Wyandotte County settles air pollution dispute
KANSAS CITY, Kan. (AP) — Wyandotte County officials have reached a settlement with the Sierra Club over allegations of excessive air pollution from two area power plants.
The agreement, which the Board of Public Utilities and the Unified Government of Wyandotte County approved Thursday, requires that the BPU's Quindaro Power Plant stop burning coal by April 16, 2015, and that the Nearman Power Plant add controls to meet negotiated emissions limit for air emissions by Sept. 1, 2017. The Quindaro plant will be converted to natural gas.
The Sierra Club notified BPU in 2012 that it intended to file a lawsuit over what the conservation organization said were more than 9,000 air pollution violations at the Quindaro and Nearman power plants. The settlement addresses those concerns, the Sierra Club said in a release.
The agreement, which requires approval from a federal judge before becoming final, also requires the county to spend $750,000 on energy efficiency projects, including developing a community group to promote energy efficiency among BPU customers.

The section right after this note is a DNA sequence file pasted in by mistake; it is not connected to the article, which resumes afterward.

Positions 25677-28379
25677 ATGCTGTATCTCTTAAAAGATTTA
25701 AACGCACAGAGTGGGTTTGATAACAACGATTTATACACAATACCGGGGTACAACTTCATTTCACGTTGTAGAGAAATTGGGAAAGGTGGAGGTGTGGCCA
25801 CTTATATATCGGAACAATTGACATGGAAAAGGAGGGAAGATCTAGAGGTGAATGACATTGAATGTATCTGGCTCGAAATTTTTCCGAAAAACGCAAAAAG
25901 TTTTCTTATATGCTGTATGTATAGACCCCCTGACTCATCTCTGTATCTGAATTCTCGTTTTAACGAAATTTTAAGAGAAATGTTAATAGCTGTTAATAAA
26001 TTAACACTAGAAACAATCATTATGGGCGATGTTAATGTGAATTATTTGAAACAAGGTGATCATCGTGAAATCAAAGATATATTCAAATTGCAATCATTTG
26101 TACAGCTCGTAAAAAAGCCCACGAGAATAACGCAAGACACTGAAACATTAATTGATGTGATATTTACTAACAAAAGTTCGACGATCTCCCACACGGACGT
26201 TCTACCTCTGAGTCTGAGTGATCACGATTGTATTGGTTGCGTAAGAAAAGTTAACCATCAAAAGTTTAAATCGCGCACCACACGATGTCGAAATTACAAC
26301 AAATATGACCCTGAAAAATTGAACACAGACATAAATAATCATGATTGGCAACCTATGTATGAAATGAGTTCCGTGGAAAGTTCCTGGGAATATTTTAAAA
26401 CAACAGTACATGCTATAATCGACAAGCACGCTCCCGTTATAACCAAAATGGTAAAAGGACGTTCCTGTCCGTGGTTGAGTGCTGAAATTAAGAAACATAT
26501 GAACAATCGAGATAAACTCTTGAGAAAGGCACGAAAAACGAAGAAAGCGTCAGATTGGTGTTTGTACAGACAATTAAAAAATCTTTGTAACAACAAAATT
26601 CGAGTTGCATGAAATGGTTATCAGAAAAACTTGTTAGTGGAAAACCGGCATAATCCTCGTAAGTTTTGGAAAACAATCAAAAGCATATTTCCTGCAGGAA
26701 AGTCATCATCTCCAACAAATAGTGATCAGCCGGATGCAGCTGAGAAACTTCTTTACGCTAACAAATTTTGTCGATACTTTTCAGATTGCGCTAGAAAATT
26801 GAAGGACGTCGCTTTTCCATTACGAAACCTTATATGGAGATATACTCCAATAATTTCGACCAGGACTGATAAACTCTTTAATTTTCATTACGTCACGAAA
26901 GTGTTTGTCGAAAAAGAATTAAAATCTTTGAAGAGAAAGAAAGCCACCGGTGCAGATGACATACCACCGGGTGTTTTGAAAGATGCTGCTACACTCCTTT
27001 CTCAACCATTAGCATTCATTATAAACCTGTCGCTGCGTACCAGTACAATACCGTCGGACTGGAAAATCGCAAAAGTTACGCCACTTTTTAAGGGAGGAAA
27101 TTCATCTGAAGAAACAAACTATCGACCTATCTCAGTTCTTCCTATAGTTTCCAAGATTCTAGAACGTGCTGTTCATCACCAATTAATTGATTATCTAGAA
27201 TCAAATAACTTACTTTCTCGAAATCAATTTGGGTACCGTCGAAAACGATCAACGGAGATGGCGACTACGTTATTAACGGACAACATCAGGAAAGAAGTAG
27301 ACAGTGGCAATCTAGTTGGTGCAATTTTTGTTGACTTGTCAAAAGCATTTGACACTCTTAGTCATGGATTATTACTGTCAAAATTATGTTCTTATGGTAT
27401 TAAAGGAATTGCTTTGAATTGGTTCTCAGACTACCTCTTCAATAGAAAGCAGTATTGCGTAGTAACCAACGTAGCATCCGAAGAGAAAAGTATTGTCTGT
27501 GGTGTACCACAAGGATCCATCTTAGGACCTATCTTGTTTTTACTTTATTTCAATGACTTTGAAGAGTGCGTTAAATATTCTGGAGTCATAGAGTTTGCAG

"Phasing out coal in Kansas City will mean cleaner air for a community that has fought for years for this outcome," said Holly Bressett, deputy director of the Sierra Club's Beyond Coal campaign. "Efficiency programs will empower local neighborhoods to use less energy in homes and businesses, leaving dependence on old, polluting coal plants in the past."
The Board of Public Utilities and Wyandotte County disputed the allegations that air pollution from the two coal-fired plants exceeded limits. The BPU, a publicly owned utility, serves about 63,000 electric customers.
"We believe that the Nearman and Quindaro Power Plants are operated in compliance with the law," Don Gray, BPU general manager, said in a release. "Unfortunately, interpretations of the law differ in this instance. We were able to resolve differences with a settlement that is beneficial to both parties and, most importantly, that is beneficial to BPU customers."
The settlement also requires the county to spend $750,000 on energy efficient projects, including developing a community group to promote energy efficiency for BPU customers.